What is Mike Shanahan's legacy?
The Washington Redskins head coach had to be thinking about (or at least overhearing) those kinds of thoughts this week as he returned to his former stomping grounds in Denver where he won two Super Bowls alongside current Broncos VP John Elway.
While in the Mile High City, Shanahan's Redskins let go of a commanding lead in the second half, falling to quarterback Peyton Manning and the Broncos, 45-21, in as convincing fashion as humanly possible. It was a poor performance at almost every level for the Redskins, who look poorly constructed and poorly coached.
In case it wasn't crystal clear on Sunday afternoon, Redskins quarterback Robert Griffin III is not John Elway.
Now 61 years old, Shanahan is sitting on a career coaching record of 169-129 (.576). In the playoffs, he's only 8-6 (.571)—a number he doesn't look to have a chance to improve this season. Yes, he's won two Super Bowls, but his career wins total only puts him 12th all time. His winning percentage is even worse at 47th among what Pro Football Reference considers "qualifiers."
When Shanahan came back into the NFL in 2010 to coach the Redskins, it was called an "important direction change" for a moribund franchise that hadn't really tasted success in any meaningful way since Joe Gibbs' first tenure in the '80s and early '90s.
The excitement around Shanahan only amplified when the franchise moved up to draft RGIII in the 2012 NFL draft. It went into a full-on fever pitch when RGIII helped lead the team to a playoff appearance along with a strong Shanahan-esque zone-blocking offensive line and rushing attack.
For a moment, it almost seemed as if Shanahan could be putting together Broncos Part Deux in the nation's capital.
Then, RGIII got injured. Now, the Redskins are 2-5 and in third place in a horrific NFC East.
To be fair, there's a lot of season left and a lot can change between now and Week 17. It wouldn't be out of the question for RGIII to rebound and to have more games like last week's win against the Chicago Bears. Nor would it be crazy to see the Redskins put together more halves like their first half against the Broncos.
So there's hope, Redskins fans. Cling to that hope. Don't let me take that from you!
Shanahan will be clinging right alongside you.
He's under .500 as head coach in Washington and he's got a team that mortgaged its future for its quarterback. It was the right move, of course, as RGIII has the ability to carry this team to the promised land. That means, however, that Shanahan doesn't have a lot of recourse for winning football games unless his QB is at his best.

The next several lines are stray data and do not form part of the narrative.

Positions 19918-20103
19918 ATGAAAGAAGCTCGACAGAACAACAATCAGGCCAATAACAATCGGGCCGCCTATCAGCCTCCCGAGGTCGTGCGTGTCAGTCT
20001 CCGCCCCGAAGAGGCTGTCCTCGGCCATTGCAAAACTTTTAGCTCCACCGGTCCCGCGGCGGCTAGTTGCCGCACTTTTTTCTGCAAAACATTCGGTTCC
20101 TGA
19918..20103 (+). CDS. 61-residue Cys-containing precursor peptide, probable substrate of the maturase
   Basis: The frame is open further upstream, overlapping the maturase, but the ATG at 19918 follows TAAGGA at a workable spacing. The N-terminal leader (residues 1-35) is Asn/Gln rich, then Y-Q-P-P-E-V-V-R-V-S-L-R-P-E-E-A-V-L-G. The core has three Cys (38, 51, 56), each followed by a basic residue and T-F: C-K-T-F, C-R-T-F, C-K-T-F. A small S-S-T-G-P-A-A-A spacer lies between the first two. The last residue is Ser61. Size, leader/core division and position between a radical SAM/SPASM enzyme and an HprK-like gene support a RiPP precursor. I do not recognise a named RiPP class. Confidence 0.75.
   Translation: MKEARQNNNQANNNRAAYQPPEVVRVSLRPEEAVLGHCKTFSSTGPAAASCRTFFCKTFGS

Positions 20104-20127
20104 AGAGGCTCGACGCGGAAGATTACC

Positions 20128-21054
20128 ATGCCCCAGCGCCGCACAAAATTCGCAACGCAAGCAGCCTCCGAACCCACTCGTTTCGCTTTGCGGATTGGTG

Right now, RGIII is not at his best. Right now, the Redskins stink.
There's zero that Shanahan can do about that.
Think running back Alfred Morris should be featured more or be doing more to help? Redskins fans hated it when I left him off of my "Top 50 players of 2012," but I did so realizing how a running quarterback and a zone-blocking scheme can aid a running back. Take away the legitimate threat of RGIII running to the end zone on every single play and it's no surprise that the Skins running game is less dominant this season.
What about the backup quarterback, Kirk Cousins? Surely he can provide some sort of spark! Well, maybe he could in the short term. At his best, Cousins has the tools to win at the NFL level if he has a good supporting cast around him. He doesn't, however, have the ability to innovate like RGIII and elevate the offense purely on physical talent.
The defense? Led by Jim Haslett? No...just no.
So this team, and this head coach, simply needs to wait. Wait for RGIII not only to get back into game shape and shake the rust off, but wait for him to put some things together as more of an elite passer and less of a dual-threat quarterback.
The Redskins' future, Shanahan's legacy...it's all tied to whatever RGIII becomes in the next chapter of his young career. Maybe he improves over the course of the season. Maybe he comes back in 2014 with renewed explosion and a great emphasis on developing the tools he needs to take the next steps.
Or, maybe things go the other way. It's a grim future and one I don't wish on any team, but let's not pretend it's not feasible.
Wherever the RGIII roller coaster ends up—whether at a peak or in a valley—will define both Mike Shanahan's Redskins tenure and his overall legacy as an NFL head coach.